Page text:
As for other languages maybe a new one.. but i would not recomend c++ it is a big no no, it is widely used but it takes a long time to pick up, is a hard thing to debug and can easily become unstable.

HOWEVER.. there are plenty of new "basic" languages and dont forget D as well to pick from.. infact some of the newer basic languages are far better for memory manipulation and creating things like dlls.

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I agree with silconeshadow, I only started writting in delphi and I can'nt belive I stuck with vb for so long, Delphi is just as easy and if not easyer than vb, plus you also have the .net structor if needed with delphi, But at the end of the day you can pretty much do anything you want with what ever language you choose, Its just a matter of one language might take more research and code to do the same thing in another language.

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If you want to professionally work in the computer industry, Java and C++ are a must.

End of story.

Yes and no about java and c++ in industry with all the propietry languages out there getting a specialist language is where the real money is c++ and java is monkies work and I have done my fair share of it...

If you want a industry job then learn a language how to program no matter what language it is, then learn another then another eventually you will be able to learn a programming language from a syntax reference card:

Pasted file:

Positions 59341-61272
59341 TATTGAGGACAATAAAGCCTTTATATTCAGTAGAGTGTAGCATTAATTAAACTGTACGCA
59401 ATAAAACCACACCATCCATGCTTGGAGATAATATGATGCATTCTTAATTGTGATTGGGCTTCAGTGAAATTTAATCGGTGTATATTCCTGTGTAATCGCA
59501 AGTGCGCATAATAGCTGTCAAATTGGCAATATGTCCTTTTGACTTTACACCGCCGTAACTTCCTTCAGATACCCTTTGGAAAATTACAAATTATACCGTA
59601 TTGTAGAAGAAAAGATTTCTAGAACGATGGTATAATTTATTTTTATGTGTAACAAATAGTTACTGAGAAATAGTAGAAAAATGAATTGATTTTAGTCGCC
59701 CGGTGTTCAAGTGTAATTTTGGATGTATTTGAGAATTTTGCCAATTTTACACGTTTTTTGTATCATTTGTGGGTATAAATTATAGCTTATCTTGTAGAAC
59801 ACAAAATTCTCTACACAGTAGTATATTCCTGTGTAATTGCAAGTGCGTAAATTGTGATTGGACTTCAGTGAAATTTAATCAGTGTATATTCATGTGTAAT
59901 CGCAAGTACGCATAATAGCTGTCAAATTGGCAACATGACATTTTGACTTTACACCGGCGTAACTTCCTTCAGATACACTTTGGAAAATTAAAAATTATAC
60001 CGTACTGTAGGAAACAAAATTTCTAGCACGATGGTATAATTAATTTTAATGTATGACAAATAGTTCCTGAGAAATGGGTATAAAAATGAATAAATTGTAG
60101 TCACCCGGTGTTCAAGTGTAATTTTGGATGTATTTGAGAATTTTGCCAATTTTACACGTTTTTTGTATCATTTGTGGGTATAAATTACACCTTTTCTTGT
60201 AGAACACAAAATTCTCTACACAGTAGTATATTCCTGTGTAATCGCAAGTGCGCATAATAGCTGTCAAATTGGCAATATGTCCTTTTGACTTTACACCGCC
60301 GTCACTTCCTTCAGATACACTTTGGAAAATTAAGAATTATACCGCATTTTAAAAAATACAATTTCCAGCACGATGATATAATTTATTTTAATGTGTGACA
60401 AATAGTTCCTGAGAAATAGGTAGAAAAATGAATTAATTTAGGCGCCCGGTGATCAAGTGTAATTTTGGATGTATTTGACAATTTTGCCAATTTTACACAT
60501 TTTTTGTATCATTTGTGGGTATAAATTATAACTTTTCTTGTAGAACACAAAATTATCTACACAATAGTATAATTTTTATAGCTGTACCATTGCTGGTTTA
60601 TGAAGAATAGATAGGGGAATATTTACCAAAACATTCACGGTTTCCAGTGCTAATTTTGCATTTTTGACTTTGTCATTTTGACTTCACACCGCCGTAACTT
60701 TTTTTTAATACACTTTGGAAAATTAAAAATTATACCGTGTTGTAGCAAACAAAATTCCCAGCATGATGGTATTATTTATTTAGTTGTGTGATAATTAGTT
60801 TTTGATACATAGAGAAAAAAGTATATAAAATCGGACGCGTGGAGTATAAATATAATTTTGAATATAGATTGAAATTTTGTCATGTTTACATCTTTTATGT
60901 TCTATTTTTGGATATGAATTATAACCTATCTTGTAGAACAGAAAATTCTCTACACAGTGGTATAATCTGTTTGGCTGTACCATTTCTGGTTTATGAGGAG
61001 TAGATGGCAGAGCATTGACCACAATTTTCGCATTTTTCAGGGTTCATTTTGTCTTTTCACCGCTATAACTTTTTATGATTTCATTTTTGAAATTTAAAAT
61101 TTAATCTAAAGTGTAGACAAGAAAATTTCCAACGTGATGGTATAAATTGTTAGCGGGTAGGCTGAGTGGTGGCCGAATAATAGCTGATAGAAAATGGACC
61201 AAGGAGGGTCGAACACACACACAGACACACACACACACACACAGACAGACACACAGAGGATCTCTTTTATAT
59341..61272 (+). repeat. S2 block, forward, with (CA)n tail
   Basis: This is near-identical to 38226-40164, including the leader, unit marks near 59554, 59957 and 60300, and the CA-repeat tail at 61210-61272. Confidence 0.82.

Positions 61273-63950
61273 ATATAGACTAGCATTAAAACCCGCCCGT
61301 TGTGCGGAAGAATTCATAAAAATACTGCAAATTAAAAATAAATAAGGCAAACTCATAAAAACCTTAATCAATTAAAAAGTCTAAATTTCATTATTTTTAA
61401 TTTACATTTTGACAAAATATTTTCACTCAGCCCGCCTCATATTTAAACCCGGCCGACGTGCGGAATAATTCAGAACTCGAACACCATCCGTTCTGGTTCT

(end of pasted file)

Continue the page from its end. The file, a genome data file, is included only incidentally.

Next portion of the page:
Being a programmer isn't about the language its about your use of algorithms, logic and structure.

Name a language I have probally had a job in it.. thats how you should be, everythign from assm to xna ive used and its not because I learn each individual language its because the first thing I learnt where Algorthims and Problem Solving using Pseudo.

I had already soem knowledge of bbs basic and programming structure I then went on and learnt c, c++, vb, mfc, delphi, assm x86 risc motorolla and since then almost every programming language I can think of has had a project I had had to work in.

Edited by SiliconShadow
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I always use the most up to date delphi in most cases, now and again i go back to 6 for certain backwards compatability.

However the latest bds enterprise +

Jedi Code Library



RemObjects SDK


Is a really nice set of components that I can build almost anything with i need quickly

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I code in Delphi (and other languages too) and have never had a speed issue, it is as fast and powerful as C++ and as someone commented above it is far easier to read.

To be honest it really doesn't matter what language you learn, programming on Windows is pretty much the same whatever language you are using, it is only the syntax that changes.

Pascal is a teaching language and is designed to be easy to use and get into, it teaches you structure and many other important elements of programming, so whatever language you end up using, Delphi will probably be the easiest to get into.

so which version of delphi is best to use then and y did u pick that version?

I use Delphi 7 for preference, because it produces much smaller exes than later versions of Delphi and has by far the best Delphi help files of any later version. Delphi 2007 for example produces a 60k bigger file than the exact same program compiled in Delphi 7 .. :)

Only thing is that you will need to get a few Project Jedi units for using the more recent Apis introduced in Windows 2003 etc. as the included windows.pas is out of date now.

Have fun!